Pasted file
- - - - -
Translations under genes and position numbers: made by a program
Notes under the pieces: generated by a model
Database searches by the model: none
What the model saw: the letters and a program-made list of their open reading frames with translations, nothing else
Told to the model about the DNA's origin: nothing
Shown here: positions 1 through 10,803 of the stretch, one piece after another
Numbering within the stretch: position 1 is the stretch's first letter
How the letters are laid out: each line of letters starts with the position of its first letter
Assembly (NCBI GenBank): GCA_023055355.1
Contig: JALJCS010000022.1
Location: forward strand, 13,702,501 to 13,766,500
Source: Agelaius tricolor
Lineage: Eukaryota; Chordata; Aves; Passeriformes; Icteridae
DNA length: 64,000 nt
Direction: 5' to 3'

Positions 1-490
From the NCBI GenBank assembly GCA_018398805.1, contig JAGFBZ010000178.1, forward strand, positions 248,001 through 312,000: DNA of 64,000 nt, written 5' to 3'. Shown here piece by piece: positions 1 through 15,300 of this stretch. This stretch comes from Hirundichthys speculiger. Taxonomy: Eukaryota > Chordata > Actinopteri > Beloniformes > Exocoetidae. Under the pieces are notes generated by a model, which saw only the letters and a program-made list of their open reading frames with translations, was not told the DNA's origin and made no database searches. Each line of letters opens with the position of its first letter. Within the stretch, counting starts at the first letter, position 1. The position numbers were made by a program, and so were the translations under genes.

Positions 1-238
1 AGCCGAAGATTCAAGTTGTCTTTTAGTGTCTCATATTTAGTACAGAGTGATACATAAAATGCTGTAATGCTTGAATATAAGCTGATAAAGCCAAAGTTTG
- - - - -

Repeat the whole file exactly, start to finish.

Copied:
Translations under genes and position numbers: made by a program
Notes under the pieces: generated by a model
Database searches by the model: none
What the model saw: the letters and a program-made list of their open reading frames with translations, nothing else
Told to the model about the DNA's origin: nothing
Shown here: positions 1 through 10,803 of the stretch, one piece after another
Numbering within the stretch: position 1 is the stretch's first letter
How the letters are laid out: each line of letters starts with the position of its first letter
Assembly (NCBI GenBank): GCA_023055355.1
Contig: JALJCS010000022.1
Location: forward strand, 13,702,501 to 13,766,500
Source: Agelaius tricolor
Lineage: Eukaryota; Chordata; Aves; Passeriformes; Icteridae
DNA length: 64,000 nt
Direction: 5' to 3'

Positions 1-490
From the NCBI GenBank assembly GCA_018398805.1, contig JAGFBZ010000178.1, forward strand, positions 248,001 through 312,000: DNA of 64,000 nt, written 5' to 3'. Shown here piece by piece: positions 1 through 15,300 of this stretch. This stretch comes from Hirundichthys speculiger. Taxonomy: Eukaryota > Chordata > Actinopteri > Beloniformes > Exocoetidae. Under the pieces are notes generated by a model, which saw only the letters and a program-made list of their open reading frames with translations, was not told the DNA's origin and made no database searches. Each line of letters opens with the position of its first letter. Within the stretch, counting starts at the first letter, position 1. The position numbers were made by a program, and so were the translations under genes.

Positions 1-238
1 AGCCGAAGATTCAAGTTGTCTTTTAGTGTCTCATATTTAGTACAGAGTGATACATAAAATGCTGTAATGCTTGAATATAAGCTGATAAAGCCAAAGTTTG